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The Science of Investing & Factors You Can Use To Build Better Portfolios

April 23, 2015

(Reprinted from the May 2015 edition of the Bath Country Journal and Richfield Times.)

Investors often use haphazard methods of selecting investments and completely ignore the science of investing. For decades now, academics have studied investment markets and conducted empirical research to try to identify what works and what does not work when it comes to investing. Over time, these studies have yielded various “factors” that work and quantify risk and return. These factors can be taken from the classroom and used to build better portfolios.

Science and Statistics

Finance is not a hard science like Physics where there are immutable laws. Rather, finance is a social science and the scientific process generally requires drawing inferences from "noisy" historical data. This noise often leads to confusion and erroneous conclusions. However, statistics can help investors have a much better frame of reference for interpreting results that help us hone in on our best guess.

When formulating forward-looking return estimates, it makes sense to first start using historical averages. We can separate the historical noise from true underlying factors by using the bell curve that you thought you’d never use again after leaving high school. I’ll spare you the technical discussion. Just know that the generally-accepted approach uses a 95% confidence level to identify a true factor, and the 95% confidence level corresponds to a t-stat of 2.0. The higher the t-stat and confidence level, the more reliable are the data.

Investment Factors

We’ll focus on the three main and most well understood factors. The “market factor” is the excess return from taking equity market risk versus leaving money in treasury bills. The “value factor” is the excess return from owning out-of-favor stocks with lower prices rather than higher-priced, less-risky growth stocks. The “size factor” is the excess return from owning small stocks compared to larger, better-known stocks. It is important to note that excess return is just that. These factors have abnormally higher returns than what generally-accepted investment models predict. So you can in effect expect more bang for your risk buck.

To explain the table, the factors are all considered statistically significant with t-stats above 2. The years column is the number of years required, statistically speaking, to have at least a 95% confidence that the factor will yield benefits. The Years (Worst) column outlines the longest actual historical period without a positive return from the factor.

Most are surprised at how long of a time period it takes to reliably separate the noise and truly identify a factor. This is a daunting proposition, considering that most investors equate long-term more likely in the range of three to five years.  Few inferences can ever be drawn from short periods of time.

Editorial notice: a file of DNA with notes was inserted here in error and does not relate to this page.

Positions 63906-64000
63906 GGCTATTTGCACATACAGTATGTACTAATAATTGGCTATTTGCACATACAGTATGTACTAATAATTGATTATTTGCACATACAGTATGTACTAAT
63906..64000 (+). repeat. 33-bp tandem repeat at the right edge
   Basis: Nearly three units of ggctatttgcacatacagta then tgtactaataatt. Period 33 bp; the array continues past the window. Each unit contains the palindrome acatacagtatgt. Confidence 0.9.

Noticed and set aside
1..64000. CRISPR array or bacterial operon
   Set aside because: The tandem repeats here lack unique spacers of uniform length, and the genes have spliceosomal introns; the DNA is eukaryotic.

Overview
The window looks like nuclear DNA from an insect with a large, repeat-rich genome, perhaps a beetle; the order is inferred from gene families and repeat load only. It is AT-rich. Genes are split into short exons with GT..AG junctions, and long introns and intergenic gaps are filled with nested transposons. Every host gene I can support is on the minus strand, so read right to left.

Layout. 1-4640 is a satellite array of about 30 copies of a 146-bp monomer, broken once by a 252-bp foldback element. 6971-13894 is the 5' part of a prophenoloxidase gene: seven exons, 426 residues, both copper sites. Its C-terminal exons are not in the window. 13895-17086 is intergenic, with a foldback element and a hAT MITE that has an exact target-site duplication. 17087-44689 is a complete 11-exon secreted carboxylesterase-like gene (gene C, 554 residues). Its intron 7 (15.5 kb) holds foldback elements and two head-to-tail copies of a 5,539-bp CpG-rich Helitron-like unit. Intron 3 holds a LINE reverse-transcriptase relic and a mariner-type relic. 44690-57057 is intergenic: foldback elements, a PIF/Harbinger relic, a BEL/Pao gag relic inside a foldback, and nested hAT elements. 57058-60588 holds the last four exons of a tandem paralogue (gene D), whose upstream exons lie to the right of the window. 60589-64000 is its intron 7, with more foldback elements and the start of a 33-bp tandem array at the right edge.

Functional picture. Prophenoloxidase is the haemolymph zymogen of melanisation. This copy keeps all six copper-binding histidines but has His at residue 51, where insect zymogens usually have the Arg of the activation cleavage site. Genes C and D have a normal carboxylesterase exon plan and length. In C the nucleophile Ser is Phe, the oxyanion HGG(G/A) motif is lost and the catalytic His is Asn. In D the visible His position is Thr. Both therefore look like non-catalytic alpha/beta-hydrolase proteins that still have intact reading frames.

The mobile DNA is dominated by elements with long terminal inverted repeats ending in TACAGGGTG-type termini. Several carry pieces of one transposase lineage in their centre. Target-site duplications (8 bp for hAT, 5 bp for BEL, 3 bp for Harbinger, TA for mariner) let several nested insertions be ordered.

The confidence interval quantifies the actual range of return that can be expected for the risk factor and the average return is just that. It is important to note that due to investment volatility compounded returns, which are what investors receive, are always lower than average returns.

In practice these factors on a forward-looking basis are likely lower than what we have observed in the past.  Yet, they are still likely to persist and can be utilized to build better portfolios and earn excess returns. These factors not only apply to the U.S. market but global investment markets.

Conclusion

I realize this article may have been a tough read even though I tried to spare the technical details. Yet, we have only scratched the surface. Einstein said, “Everything should be made as simple as possible, but not simpler.”

Prudent investing is a scientific and mathematical process. It is not picking a stock because you like the dividend yield, buying the S&P 500 because it has done well, or selling your investments and going to cash because you were influenced by a negative news story. These methods are haphazard at best but often quite hazardous to your financial health and certainly no way to invest your life savings.

Understanding the science of investing is a much more reliable method to build a prudent portfolio and earn the returns you need to make your financial life plan work. Great discipline is still required.

 

Kevin Kroskey, CFP®, MBA is President of True Wealth Design, an independent investment advisory and financial planning firm that assists individuals and families with their overall wealth management, including retirement planning, tax planning and investment management needs.

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